I'm proud of my work, and I encourage anyone interested to buy a copy. And I can say I won't profit directly from sales. Remember The Rock doesn't pay royalties. I'm hoping, though, that Classic Trains Magazine, which already paid me for two articles, will take notice, publish them, and maybe buy more of my writing.

Saturday, October 06, 2007

"Politics and the English Language:" a Must for Writers

I’ve been reading a lot of writing about writing lately. Peter at slow reads, Lisa at eudaemonia, and Charles at razored zen have written some very helpful posts. Because I've been thiking about writing, I’ve been thinking about George Orwell’s essay, “Politics and the English Language.” I wrote the following almost two years ago, but for some reason I never transferred it to my blog. Sadly, we’re still using such euphemisms as “extraordinary rendition.”

If we remember George Orwell at all today, it’s for his dystopian novel 1984 and the fable Animal Farm. Perhaps some of us have read Homage to Catalonia, the recounting of his days as a Loyalist soldier in the Spanish Civil War, in which he finds that Stalinism and Fascism are, in human terms, the same. Or Down and Out in Paris and London, where he writes of his days working in Paris restaurants and living in the workhouses of England. But there’s one Orwell work that every writer should read and reread regularly: the essay, “Politics and the English Language.”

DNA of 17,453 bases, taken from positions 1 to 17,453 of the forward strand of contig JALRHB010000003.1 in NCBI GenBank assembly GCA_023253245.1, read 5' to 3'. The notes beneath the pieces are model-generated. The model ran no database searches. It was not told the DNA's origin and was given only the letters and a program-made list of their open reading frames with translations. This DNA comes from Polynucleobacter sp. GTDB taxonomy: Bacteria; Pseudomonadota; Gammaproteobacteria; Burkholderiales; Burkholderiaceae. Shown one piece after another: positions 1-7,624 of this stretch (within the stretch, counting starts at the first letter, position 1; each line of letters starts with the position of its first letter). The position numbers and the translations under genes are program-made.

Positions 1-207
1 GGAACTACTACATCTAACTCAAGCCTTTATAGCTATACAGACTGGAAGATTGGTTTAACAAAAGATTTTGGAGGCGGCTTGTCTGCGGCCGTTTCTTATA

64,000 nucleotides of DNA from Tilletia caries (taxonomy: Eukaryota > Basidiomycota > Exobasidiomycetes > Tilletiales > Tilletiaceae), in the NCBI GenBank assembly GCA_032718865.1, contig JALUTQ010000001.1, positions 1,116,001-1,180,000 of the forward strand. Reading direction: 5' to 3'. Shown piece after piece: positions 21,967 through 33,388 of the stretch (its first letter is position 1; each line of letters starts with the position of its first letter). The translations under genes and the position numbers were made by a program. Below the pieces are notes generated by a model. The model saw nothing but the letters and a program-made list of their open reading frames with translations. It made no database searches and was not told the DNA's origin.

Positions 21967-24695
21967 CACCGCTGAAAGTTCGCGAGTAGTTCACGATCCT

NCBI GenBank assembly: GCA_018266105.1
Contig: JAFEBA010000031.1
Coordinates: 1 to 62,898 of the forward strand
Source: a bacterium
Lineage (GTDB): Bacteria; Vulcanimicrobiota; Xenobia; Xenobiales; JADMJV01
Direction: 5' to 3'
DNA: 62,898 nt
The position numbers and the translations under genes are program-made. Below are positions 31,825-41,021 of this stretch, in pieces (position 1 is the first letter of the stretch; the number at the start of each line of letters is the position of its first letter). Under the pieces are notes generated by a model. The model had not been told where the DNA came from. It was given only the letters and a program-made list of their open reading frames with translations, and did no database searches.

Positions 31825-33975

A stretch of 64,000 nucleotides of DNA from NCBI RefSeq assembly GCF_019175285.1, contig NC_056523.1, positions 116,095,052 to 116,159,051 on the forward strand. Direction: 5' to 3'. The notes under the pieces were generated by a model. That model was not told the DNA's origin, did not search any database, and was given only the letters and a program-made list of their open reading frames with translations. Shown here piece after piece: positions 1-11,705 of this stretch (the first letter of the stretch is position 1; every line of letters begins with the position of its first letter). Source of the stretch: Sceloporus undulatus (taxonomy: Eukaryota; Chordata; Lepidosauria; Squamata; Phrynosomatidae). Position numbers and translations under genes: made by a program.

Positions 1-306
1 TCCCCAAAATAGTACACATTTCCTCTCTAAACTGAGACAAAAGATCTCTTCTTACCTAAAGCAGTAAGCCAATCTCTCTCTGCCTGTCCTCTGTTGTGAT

I recently tried to find it at the Bloomington Public Library. Shooting an Elephant, the collection of essays in which it appears, was not in the catalogue, but I had hopes it might be in another collection. So I went to the reference librarian who mentioned that someone else had been looking for the essay. It was in the public domain and available on the Internet. She found a site, and printed a copy for me.